Despite Washington’s efforts to instigate or drive foreign investors to flee Hong Kong and the mainland, hundreds of business leaders from international associations and multinational corporations attended the China Development Forum 2024 in Beijing last month. In response to media questions, Tim Cook, CEO of Apple Inc, gushed, “I love it here, I love the Chinese people.” Many other foreign business leaders also expressed their enthusiasm for the Chinese market. Their companies are either increasing investment or expanding production on the mainland to capitalize on the opportunities arising there. Evidently, entrepreneurs do not buy Washington’s ideological warfare. Hong Kong society should reach out to European and US businesspeople and assure them that the Article 23 legislation does not compromise Hong Kong’s business environment.

The center of global economic gravity is shifting. Last year, major developed economies performed poorly, with the US growing only 2.5 percent, Japan 1.9 percent, and the eurozone a mere 0.5 percent. In contrast, emerging markets reported robust economic expansion, with India at 7.7 percent, China at 5.2 percent, and both Vietnam and Indonesia at 5.05 percent. As the US-led West is whipping up hostility toward China, the Hong Kong SAR should actively explore and tap into emerging markets like the Association of Southeast Asian Nations and the Middle East, which will help enhance the city’s status as a key global financial hub.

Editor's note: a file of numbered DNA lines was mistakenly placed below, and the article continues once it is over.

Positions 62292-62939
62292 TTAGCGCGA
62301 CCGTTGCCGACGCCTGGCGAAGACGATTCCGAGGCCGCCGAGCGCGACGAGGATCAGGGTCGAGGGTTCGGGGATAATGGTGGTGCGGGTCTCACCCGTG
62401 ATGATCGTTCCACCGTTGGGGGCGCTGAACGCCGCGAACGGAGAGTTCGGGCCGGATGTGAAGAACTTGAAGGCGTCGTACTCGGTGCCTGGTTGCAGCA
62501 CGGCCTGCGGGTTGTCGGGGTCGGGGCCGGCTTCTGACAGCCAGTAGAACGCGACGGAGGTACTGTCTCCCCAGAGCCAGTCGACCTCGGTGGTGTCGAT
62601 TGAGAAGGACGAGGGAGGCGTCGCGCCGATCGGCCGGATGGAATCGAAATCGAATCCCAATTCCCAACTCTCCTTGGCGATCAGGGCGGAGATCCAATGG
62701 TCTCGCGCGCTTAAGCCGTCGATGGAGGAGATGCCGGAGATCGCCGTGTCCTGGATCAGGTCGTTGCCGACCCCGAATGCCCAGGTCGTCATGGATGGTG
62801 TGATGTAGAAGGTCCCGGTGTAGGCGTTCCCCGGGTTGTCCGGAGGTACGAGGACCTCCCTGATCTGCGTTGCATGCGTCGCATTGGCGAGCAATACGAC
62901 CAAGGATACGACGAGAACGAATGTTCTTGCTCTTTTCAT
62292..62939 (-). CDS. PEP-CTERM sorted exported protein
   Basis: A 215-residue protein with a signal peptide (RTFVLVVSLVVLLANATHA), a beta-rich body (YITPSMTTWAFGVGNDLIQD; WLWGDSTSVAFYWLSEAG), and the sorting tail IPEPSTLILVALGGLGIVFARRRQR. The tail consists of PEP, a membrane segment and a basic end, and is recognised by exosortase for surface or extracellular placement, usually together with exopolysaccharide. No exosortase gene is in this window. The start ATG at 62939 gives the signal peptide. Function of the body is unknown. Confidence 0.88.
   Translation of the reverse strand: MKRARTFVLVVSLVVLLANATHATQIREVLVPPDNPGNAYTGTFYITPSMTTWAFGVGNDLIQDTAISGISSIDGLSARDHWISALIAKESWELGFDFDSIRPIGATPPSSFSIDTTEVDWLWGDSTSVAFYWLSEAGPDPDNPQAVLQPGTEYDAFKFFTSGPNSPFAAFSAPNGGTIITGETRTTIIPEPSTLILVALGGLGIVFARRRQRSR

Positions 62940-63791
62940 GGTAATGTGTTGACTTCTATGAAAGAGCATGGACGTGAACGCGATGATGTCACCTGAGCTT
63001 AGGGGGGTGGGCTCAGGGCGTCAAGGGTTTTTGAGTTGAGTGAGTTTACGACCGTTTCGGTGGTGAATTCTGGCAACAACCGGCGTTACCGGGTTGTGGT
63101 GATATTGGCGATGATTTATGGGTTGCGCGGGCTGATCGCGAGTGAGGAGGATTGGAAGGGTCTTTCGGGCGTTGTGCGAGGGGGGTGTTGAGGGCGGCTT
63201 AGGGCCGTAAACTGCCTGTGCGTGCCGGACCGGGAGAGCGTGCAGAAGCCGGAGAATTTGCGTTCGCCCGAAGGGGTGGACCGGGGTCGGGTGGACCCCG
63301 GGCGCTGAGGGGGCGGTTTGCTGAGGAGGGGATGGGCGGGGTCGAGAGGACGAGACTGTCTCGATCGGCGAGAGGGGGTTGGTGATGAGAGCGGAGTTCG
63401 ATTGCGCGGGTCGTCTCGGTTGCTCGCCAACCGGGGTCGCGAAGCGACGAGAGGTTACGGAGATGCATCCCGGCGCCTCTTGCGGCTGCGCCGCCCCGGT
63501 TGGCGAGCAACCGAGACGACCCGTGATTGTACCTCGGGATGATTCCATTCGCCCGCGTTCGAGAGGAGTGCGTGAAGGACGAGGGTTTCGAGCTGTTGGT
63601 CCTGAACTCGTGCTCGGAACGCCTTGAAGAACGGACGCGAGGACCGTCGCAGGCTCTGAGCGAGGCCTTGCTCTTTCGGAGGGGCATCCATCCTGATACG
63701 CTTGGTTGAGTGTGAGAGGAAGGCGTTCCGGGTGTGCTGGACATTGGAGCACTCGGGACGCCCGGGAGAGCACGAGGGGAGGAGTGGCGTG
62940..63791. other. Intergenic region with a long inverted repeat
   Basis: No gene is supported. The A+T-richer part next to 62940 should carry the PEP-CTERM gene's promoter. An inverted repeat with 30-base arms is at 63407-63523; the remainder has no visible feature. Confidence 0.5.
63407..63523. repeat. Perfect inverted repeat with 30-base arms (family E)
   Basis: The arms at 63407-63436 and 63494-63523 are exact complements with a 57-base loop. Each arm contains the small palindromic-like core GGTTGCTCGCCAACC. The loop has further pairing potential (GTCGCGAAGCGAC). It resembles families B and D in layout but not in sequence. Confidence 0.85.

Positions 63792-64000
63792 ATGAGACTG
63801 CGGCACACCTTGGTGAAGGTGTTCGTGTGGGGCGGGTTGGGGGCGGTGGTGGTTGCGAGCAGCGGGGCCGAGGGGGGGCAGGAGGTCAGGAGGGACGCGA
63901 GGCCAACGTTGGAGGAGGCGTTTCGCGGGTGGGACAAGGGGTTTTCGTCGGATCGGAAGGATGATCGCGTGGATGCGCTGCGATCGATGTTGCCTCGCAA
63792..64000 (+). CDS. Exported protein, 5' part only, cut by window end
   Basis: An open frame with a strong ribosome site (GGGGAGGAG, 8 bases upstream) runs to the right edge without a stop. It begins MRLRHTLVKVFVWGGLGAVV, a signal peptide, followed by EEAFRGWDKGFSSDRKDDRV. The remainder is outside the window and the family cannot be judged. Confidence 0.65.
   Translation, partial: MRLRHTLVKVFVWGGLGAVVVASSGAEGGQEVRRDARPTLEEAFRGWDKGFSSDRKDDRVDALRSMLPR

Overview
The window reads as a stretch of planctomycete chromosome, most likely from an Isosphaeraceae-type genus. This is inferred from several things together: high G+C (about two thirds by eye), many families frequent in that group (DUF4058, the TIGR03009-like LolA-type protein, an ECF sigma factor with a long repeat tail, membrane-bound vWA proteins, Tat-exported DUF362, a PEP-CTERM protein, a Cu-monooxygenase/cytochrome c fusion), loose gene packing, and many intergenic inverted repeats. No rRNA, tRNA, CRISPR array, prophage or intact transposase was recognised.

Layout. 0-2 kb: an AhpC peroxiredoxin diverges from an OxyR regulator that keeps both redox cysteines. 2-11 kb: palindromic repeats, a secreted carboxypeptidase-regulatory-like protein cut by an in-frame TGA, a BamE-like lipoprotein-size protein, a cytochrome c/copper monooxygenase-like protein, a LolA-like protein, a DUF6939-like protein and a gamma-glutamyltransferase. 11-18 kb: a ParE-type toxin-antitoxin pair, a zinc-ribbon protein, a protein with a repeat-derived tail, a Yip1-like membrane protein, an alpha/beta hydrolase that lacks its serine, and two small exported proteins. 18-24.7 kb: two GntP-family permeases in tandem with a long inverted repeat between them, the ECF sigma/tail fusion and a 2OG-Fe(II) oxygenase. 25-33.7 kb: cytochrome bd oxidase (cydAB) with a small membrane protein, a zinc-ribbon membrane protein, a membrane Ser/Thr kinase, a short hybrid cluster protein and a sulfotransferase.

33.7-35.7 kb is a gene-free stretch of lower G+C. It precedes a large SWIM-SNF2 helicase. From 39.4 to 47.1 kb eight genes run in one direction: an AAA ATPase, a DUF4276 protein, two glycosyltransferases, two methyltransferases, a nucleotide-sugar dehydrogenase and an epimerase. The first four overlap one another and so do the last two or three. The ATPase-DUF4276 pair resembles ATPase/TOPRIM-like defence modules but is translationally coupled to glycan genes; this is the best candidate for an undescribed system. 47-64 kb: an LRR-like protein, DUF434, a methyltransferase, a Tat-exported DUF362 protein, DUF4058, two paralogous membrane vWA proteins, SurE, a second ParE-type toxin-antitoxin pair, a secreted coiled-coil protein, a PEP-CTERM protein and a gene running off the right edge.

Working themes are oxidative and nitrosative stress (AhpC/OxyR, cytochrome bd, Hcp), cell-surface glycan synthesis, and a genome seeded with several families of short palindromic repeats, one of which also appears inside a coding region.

Second, Hong Kong must actively promote the development of new quality productive forces in step with national efforts. Hong Kong entrepreneurs should respond to the call for developing new quality productive forces so as to strategically position themselves for future industries.

The city boasts distinguished research and development (R&D) capabilities that command a leading position globally. Additionally, as an international financial hub, Hong Kong can provide the financial support necessary for commercialization of R&D results. It will take both government policy incentives and entrepreneurial spirit to develop new products and new industries.